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If you use a canned phrase or a well-known simile, such as "like speaking different languages", then you're evoking for a reader a situation that they are familiar with, and appealing to their own understanding of such situations that they've described (or seen described) in those terms. It's not always a bad thing, but it's also not putting any novel ideas ...


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Alexander: I think you don't like the phrase because it doesn't really fit the situation. Your two characters aren't having a problem understanding each other, which is what the mental image of two people speaking different languages conjures; their problem is a stubborn unwillingness to cede to the other opinion. I draw from my personal experience with my ...


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I struggle with this as well and have two approaches the help get out of the rut of tired language: Take the advice the Lauren Ipsum discussed earlier. It works very well. Cut out tired language, describe what's happening without flair and without requirement for catchy phrasing, and let the strength of the story telling come from the directness of your ...


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I had a poetry teacher who talked about "tired language," referring to clichés like this. Take your original metaphor apart and break it down to the real, concrete, non-representative ideas. Are Eri and Mom so far apart that not one single thought is shared between them? Are they speaking as though they are watching two different TV shows, or experienced ...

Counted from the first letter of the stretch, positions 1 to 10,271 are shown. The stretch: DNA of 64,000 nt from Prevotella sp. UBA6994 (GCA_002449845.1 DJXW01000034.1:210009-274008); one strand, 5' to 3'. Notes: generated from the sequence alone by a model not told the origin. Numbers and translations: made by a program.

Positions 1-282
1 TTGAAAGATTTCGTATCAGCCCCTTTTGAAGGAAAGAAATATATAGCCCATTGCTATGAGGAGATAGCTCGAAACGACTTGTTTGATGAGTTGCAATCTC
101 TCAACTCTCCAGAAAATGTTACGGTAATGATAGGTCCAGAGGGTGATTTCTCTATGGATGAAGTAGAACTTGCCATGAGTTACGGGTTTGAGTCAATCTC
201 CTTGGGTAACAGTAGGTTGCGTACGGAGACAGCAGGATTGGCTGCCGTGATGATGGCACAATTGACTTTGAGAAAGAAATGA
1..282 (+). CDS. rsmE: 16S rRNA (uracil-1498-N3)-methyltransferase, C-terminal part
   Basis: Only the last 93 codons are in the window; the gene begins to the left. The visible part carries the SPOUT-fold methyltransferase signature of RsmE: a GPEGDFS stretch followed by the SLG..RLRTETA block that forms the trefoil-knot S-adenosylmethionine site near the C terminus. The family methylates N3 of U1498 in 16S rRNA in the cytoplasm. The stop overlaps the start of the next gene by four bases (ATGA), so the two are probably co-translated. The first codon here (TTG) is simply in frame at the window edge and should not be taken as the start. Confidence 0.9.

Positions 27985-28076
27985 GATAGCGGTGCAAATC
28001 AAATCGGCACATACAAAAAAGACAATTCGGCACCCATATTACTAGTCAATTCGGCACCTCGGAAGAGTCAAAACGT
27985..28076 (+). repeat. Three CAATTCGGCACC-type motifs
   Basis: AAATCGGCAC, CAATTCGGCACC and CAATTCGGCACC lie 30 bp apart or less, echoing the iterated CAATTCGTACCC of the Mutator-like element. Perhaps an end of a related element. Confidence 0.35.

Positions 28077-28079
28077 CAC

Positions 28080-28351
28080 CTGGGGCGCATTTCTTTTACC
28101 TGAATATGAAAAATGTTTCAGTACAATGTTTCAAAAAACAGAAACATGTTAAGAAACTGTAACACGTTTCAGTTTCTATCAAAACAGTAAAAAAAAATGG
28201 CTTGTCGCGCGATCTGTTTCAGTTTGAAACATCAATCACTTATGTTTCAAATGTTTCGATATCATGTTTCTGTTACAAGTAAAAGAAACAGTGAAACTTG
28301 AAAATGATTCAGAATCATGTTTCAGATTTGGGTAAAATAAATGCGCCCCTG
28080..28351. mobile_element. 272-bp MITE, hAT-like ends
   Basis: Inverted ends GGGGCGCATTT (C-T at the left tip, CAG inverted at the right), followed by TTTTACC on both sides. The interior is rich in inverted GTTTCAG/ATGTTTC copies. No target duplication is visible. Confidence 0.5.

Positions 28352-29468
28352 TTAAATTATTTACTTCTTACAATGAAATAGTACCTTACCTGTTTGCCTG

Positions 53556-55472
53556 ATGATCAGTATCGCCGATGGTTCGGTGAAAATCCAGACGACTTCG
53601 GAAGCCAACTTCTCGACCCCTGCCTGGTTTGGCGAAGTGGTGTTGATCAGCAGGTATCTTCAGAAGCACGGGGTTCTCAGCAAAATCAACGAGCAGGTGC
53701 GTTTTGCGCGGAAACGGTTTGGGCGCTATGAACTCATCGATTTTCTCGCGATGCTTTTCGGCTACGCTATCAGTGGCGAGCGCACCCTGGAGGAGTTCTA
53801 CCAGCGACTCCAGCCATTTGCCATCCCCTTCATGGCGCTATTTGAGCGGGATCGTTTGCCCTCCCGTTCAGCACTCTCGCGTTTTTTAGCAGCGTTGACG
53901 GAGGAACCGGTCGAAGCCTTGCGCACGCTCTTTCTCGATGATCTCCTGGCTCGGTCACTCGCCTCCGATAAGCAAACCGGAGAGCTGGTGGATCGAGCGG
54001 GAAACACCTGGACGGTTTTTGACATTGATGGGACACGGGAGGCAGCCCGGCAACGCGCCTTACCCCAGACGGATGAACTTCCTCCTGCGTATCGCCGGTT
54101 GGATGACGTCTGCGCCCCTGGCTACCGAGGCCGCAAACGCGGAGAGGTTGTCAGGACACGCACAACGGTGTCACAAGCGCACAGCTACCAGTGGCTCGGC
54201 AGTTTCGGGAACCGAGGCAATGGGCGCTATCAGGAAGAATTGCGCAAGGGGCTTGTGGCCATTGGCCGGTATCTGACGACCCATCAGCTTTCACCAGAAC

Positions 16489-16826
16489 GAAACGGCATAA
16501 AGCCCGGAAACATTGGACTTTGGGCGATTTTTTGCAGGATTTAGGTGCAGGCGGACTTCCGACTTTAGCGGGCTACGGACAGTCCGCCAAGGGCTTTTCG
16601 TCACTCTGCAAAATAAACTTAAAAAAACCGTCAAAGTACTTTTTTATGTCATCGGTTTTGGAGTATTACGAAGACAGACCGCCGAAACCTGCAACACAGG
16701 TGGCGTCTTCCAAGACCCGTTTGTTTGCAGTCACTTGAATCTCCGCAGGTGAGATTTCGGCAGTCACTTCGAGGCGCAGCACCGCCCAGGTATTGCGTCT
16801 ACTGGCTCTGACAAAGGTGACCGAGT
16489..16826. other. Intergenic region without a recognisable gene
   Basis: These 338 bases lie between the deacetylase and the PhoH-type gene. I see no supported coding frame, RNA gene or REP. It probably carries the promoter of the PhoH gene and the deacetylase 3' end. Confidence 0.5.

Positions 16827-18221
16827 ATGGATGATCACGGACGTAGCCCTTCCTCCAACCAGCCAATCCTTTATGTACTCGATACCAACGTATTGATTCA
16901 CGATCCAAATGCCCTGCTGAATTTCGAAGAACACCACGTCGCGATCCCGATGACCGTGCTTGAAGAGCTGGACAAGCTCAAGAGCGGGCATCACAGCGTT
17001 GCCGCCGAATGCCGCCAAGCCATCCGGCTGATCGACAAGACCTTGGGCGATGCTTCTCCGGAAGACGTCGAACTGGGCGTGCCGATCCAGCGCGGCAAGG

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Creating original similes and metaphors is incredibly difficult. When teaching students I find that similes are easier than metaphors. It is possible to write similes and then convert them to metaphors. One way to write similes is to think of an object. Think of a characteristic it has in common with your original object and then try to write a simile. For ...


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I think this all depends on how common the metaphor is. Some metaphors are so common that speakers don't recognize them as metaphors any longer, and replacing them is unnecessary. A very common metaphor is when you say that someone breaches a subject, meaning that this person gathers all their courage and addresses what everyone has been avoiding to talk ...


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See if you can add a twist. One time Harlan Ellison wrote: She looked like a million bucks. Realizing what a horrible cliche that was, he changed it: She looked like a million bucks, tax free. For a lame example (that twists the cliche by adding another one): It sometimes felt as if we spoke different languages. British English and American ...


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Depending on the style of what you're writing, sometimes it can be good to highlight the cliché. Maybe pointing out the cliché of what she is saying "Mother that's such a cliché" then ending with "I guess its my turn for clichés then" (that's awful! but you get the point hopefully) Or move the cliché into her speech, and then end with " she sometimes spoke ...



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